> multiple contexts: non-main window, webworker, etc).
>

I believe you can still do that. Apply different symbols to different
contexts. One just has to write it (either using our provided builder or
with custom code).


>
>
>
>
> > > - pluginloader/modulemapper will no no longer used.
> >
> This could also be an issue for cordova-app-harness. It needs to be able to
> run the JS only for the plugins that apply to the currently running app.
> It's fine if excess modules get loaded, since they will never be run (never
> require()'ed), but we'd want to maintain a way to only apply <runs/> and
> friends for a subset of the plugins that cordova.js was built with.
>

Again, I am not sure specifically what this means or why it is required but
we can set a specific set of files to run as opposed to all the files if it
is absolutely necessary. If you could just point me to some code that
shouldn't run when the bundle is first loaded so that I can get some
context, I'd appreciate it.


>
>
> > > - cordova-cli shouldn't be impacted by this change?
> >
> Might be. cordova-cli keeps a copy of the base cordova.js file at
> platforms/foo/platform_www/cordova.js. Probably this should be used or
> removed depending on if it's still useful.
>
>
> > > - each platform could have its own (exec/platform) JS and be an npm
> > module
> > > (different thread currently open on the topic). We could then remove
> the
> > > platforms/ folder from cordova-js and only keep common/ and plugman
> could
> > > use it to build the final bundle. Since we talked about versioning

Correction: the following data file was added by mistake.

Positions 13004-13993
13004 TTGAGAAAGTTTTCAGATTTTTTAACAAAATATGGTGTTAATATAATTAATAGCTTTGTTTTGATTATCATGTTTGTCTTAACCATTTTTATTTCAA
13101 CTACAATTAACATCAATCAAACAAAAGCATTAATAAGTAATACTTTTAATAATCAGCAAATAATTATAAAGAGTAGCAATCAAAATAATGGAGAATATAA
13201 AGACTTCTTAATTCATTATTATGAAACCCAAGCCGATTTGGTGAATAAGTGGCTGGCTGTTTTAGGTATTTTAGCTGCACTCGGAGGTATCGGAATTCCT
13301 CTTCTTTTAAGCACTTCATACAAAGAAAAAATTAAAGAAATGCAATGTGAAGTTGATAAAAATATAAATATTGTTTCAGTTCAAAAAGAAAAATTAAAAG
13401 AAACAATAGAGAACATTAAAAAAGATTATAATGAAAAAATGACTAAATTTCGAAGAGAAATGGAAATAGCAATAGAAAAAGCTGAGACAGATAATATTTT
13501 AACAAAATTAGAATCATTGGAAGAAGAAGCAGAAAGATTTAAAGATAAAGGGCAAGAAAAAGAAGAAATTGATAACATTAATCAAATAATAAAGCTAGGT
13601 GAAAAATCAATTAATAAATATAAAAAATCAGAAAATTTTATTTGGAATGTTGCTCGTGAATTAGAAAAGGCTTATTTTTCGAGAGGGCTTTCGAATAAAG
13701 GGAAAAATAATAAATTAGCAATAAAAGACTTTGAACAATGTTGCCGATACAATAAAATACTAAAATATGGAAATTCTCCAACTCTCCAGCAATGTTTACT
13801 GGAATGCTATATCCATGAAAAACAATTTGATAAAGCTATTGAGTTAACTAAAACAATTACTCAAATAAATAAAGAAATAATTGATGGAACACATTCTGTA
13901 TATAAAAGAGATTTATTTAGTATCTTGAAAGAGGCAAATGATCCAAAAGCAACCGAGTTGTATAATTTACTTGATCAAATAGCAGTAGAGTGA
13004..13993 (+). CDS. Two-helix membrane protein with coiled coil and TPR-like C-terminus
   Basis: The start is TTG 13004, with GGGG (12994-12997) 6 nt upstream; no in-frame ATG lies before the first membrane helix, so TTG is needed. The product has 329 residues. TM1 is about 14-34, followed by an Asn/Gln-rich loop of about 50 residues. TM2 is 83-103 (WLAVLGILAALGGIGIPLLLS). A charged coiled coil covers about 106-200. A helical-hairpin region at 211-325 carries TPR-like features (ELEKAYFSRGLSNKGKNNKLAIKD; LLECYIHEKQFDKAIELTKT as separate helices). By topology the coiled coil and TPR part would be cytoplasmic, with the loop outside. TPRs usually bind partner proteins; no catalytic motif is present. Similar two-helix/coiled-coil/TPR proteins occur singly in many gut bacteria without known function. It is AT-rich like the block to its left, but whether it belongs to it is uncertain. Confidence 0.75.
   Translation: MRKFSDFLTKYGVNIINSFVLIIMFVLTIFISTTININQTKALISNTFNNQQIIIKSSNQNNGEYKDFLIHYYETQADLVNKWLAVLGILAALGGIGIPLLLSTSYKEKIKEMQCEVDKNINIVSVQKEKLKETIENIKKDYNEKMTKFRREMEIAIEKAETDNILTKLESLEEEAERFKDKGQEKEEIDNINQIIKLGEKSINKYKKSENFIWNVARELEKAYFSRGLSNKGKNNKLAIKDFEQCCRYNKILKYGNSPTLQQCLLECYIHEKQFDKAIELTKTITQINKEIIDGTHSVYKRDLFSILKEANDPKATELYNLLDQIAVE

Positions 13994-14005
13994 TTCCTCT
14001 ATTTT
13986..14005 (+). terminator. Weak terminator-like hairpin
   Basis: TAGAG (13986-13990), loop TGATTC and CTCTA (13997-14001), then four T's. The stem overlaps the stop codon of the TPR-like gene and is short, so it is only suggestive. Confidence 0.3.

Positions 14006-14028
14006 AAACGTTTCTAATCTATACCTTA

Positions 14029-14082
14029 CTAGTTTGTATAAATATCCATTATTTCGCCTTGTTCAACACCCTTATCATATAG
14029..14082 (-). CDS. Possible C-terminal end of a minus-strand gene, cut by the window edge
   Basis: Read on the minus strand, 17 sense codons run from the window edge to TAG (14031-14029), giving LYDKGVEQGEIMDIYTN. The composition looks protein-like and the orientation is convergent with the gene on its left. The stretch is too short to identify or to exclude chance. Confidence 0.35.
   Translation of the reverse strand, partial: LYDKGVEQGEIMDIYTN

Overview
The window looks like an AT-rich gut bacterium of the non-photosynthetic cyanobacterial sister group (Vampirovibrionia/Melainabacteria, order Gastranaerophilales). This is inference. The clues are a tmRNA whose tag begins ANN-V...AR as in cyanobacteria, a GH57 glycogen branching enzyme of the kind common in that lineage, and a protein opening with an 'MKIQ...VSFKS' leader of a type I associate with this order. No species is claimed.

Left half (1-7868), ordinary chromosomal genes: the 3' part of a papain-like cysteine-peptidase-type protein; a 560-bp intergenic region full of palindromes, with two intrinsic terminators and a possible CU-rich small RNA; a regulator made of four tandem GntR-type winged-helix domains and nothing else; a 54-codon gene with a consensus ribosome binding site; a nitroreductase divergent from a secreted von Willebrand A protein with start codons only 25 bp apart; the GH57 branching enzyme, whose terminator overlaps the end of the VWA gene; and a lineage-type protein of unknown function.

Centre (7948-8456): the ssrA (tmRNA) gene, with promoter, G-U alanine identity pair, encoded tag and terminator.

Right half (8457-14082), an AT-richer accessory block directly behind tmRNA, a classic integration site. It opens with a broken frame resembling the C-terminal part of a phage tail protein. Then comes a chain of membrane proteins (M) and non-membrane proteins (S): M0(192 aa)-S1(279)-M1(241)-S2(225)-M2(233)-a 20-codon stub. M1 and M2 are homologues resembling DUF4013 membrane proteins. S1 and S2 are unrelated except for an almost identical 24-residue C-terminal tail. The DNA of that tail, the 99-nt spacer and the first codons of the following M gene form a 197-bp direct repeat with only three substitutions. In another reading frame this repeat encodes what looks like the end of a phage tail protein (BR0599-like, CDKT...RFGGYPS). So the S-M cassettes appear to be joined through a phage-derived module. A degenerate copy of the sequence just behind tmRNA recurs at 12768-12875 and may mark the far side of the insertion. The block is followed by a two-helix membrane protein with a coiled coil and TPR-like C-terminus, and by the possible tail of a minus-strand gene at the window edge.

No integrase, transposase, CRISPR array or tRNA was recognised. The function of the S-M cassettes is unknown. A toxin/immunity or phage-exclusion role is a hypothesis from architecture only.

> > > platforms separately, this also allows us to version the javascript
> along
> > > with the platform?
> >
> We already version the JS with platforms (we copy a snapshot of it in). I
> think what this does is allows us to update parts of cordova.js
> *separately* from platforms. Platforms will version exec() and bootstrap
> code with their native bits, and other misc. cordova.js things can be
> versioned separately.
>

Right, but the cordova-js repository has to be tagged for all platforms at
a given point in time and the output has to be moved over to the platforms,
doesn't it? Either way, you're right, we can version platforms and common
js separately.


>
>
>
> > > - We could actually leverage NPM dependencies for javascript modules.
> > > Native code will still have to be resolved but this could be a big win
> > for
> > > js-only platforms.
> > > - Since we decided to ditch everything for node, I think browserify is
> a
> > > step in the right direction.
> > >
> > > Things to know:
> > > - I've only been testing on iOS. I suspect that all the web-based
> > platforms
> > > such as blackberry10/firefoxos and especially Windows might be broken.